Bulletstorms, Yakuzas Do the Heavy Lifting in November’s PS+ Freebies
We’re in the final stretch of Sony’s multi-console free offerings to PS+ subscribers; at the beginning of March, they’ll only be making PS4 freebies available to download. As the remaining months go by, the tilt in this direction becomes clearer, as they choose bigger, bolder titles as the downloads for their current-gen console and … well, put simply, toss out some incredibly lackluster remnants of the games they haven’t previously offered for their legacy and portable machines. As the PS4 gets a flashy remaster of a popular last-gen game and a ground-up remake of a PS2-era powerhouse, the other consoles get party games, borderline-shovelware larks, unremarkable point-and-click adventures and a very odd limousine driving game. Shall we take a closer look?
Bulletstorm: Full Clip Edition
Much like the political spectrum in America nowadays, the first-person genre seems to be splitting into polar-opposite sides from one another: either the games are as grim and hyper realistic as they can get, or the developers try to make them as gleefully outlandish as possible. When it arrived in 2011, Bulletstorm was insistently marketed as the latter, wearing its outlandish violence and unruly shooting on its sleeve. For those sold on that idea, the game delivered anarchistic action that tapped into its expletive-ridden attitude in just the right ways; for those who needed convincing, the game’s refined gunplay mechanics and a charmingly wayward sci-fi setting lured those detractors into relishing its chaos as well. Developer People Can Fly have unleased the Full Clip Edition through Gearbox Publishing as a full remastering of the original experience, while also including new content created by the dev team that includes a campaign mode sporting quick access to the game’s myriad guns and new competitive Echo maps.
Kiwami means “ultimate” or “extreme” in Japanese depending on the context, so one can view the title of SEGA’s game to mean that it’s the ultimate version of Yakuza, a sleeper hit from the PS2 era and a franchise maker. In an environment dominated by the likes of Grand Theft Auto, Yakuza offered a similar urban-sandbox experience with incredibly distinct differences, notably in the combat and role-playing arenas. Players take control of a yakuza, Kazuma Kiryu, as he traverses the fictionalized, elevated-reality district of Tokyo after a decade-long stint in prison, pursuing his disappeared childhood friend Yumi and navigating the gang warfare that’s breaking out in the area. A foursome of fighting styles styles can be chosen mid-combat, while victories in battles earn Kazuma both coin and experience points that can poured into advancing his capabilities. Yakuza: Kiwami adds new secondary narrative threads and game modes, but it sticks to many of the simulation aspects that propelled the original to an iconic status.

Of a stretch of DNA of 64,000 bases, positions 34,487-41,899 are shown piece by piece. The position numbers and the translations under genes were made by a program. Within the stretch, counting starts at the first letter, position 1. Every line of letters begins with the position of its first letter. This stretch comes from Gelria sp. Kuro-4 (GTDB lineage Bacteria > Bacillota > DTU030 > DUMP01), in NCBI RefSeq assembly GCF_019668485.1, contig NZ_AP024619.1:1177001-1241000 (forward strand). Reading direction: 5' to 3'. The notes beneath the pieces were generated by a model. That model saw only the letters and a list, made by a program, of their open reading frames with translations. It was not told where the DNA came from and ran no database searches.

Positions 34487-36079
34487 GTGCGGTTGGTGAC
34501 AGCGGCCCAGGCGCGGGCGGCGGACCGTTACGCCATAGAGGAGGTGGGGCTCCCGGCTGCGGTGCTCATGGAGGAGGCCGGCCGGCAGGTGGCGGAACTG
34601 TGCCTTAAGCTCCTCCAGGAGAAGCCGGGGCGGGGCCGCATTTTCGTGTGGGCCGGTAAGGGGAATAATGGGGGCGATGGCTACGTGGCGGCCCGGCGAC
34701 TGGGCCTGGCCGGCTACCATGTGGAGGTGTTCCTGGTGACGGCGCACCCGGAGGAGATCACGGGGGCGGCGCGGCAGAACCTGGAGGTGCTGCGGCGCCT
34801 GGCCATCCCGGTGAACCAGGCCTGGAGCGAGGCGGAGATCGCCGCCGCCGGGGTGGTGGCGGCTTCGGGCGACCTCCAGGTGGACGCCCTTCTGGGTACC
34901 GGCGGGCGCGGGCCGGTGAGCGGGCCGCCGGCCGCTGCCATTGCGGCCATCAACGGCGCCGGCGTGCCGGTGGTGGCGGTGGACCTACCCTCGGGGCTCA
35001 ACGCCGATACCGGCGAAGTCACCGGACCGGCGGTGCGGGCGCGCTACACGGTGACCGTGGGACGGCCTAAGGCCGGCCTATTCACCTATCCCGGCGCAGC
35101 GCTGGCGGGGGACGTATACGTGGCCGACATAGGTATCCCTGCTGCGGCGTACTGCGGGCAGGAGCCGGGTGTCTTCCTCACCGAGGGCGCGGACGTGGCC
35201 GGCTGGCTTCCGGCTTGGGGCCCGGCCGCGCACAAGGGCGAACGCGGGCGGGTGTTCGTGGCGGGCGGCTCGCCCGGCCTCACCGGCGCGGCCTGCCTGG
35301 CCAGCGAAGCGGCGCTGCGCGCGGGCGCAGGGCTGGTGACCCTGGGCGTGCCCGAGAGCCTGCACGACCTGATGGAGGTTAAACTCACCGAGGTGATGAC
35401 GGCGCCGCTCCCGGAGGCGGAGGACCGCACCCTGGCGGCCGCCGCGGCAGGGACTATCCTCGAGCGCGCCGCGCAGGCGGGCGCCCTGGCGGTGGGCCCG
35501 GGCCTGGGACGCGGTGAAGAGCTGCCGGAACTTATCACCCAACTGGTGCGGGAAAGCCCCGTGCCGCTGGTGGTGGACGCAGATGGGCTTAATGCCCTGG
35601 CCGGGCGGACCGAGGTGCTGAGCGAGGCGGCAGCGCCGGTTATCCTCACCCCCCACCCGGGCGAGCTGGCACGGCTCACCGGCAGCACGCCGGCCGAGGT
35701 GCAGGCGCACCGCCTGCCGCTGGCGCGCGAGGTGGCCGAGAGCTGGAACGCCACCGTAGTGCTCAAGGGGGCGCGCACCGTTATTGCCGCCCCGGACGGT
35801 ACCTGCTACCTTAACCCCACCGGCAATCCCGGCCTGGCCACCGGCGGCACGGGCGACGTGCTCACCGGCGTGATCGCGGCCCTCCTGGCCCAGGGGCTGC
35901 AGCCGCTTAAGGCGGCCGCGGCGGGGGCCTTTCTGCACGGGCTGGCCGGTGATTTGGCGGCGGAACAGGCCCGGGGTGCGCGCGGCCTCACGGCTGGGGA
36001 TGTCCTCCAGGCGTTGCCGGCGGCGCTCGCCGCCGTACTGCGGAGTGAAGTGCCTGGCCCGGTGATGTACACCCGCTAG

The Jackbox Party Pack 2
Console party games that aren’t under the Nintendo umbrella are a niche within a niche. Typically, folks will boot up the likes of Mario Party or the Karts/Smash Bros. if they’re in the mood for that kind of atmosphere; or, they’ll pull out any number of popular tabletop party games, which continue to grow in popularity. If there’s a recognizable, reliable name among the rest, it’d be the “You Don’t Know Jack” franchise, which has released a series of Jackbox Party Pack games over the years; the fifth installment was released this year. When asked, most gaming groups will point to the first one – which contains You Don’t Know Jack – or the third one as the essential packs to get, while this one, Party Pack 2, rarely if ever gets mentioned at the top. Take that how you will.
Close to a decade ago, Arkedo Studio endeavored to create a game a month for an indefinite amount of time. While a fourth game was announced, the pursuit ultimately ended in three titles, which comprise the Arkedo Series, a run of retro-heavy games that share elements with late-‘80s franchises. The vintage aspects seems to be the only real drawing factor to these games, though.
Burly Men at Sea
This point-and-click experience from Brain&Brain received a bit of a push for appearing on TIME Magazine’s Top Games of 2016, a distinction that seems mostly focused on how the aesthetics brought the folklore narratives to life. Charming visuals and sound effects don’t seem to be strong enough to plow through the game’s sporadic control problems, though, which differs across the many systems that it’s been released on. More importantly, the lack of interactivity makes one question its distinction as a “game”, and iffy controls ewven in that regard make one double-guess whether to embark on this narrative-based adventure.
Finally, we’ve got Roundabout, which reminds me of those hybrid games from the ‘90s that combined standard game controls with live-action cutscenes. It’s kinda like Crazy Taxi meets Burnout Paradise’s crash mode, only you’re in a stretch limousine that can’t stop spinning in circles and the destruction gets viewed from an isometric point of view. An absurd premise mixes with amateurish cutscenes in a peculiar videogame excursion.